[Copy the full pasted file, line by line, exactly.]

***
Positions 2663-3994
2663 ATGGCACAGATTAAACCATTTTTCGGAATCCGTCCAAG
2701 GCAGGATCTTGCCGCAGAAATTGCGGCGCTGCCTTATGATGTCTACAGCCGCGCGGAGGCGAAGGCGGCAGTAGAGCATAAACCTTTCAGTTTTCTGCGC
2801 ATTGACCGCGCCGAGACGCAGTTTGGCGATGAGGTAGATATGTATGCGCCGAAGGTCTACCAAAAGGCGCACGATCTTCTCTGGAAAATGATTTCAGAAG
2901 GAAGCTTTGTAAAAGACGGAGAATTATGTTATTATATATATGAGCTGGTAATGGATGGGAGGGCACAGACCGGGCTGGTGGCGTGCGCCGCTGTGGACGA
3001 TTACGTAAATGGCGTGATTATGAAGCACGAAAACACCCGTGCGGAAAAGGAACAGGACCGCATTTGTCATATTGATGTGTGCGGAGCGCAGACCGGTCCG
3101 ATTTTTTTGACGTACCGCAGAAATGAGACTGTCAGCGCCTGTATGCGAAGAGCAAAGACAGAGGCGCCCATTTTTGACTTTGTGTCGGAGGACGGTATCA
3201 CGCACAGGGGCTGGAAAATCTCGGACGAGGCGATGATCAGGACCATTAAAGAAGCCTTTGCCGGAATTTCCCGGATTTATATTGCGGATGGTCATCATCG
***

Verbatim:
Positions 2663-3994
2663 ATGGCACAGATTAAACCATTTTTCGGAATCCGTCCAAG
2701 GCAGGATCTTGCCGCAGAAATTGCGGCGCTGCCTTATGATGTCTACAGCCGCGCGGAGGCGAAGGCGGCAGTAGAGCATAAACCTTTCAGTTTTCTGCGC
2801 ATTGACCGCGCCGAGACGCAGTTTGGCGATGAGGTAGATATGTATGCGCCGAAGGTCTACCAAAAGGCGCACGATCTTCTCTGGAAAATGATTTCAGAAG
2901 GAAGCTTTGTAAAAGACGGAGAATTATGTTATTATATATATGAGCTGGTAATGGATGGGAGGGCACAGACCGGGCTGGTGGCGTGCGCCGCTGTGGACGA
3001 TTACGTAAATGGCGTGATTATGAAGCACGAAAACACCCGTGCGGAAAAGGAACAGGACCGCATTTGTCATATTGATGTGTGCGGAGCGCAGACCGGTCCG
3101 ATTTTTTTGACGTACCGCAGAAATGAGACTGTCAGCGCCTGTATGCGAAGAGCAAAGACAGAGGCGCCCATTTTTGACTTTGTGTCGGAGGACGGTATCA
3201 CGCACAGGGGCTGGAAAATCTCGGACGAGGCGATGATCAGGACCATTAAAGAAGCCTTTGCCGGAATTTCCCGGATTTATATTGCGGATGGTCATCATCG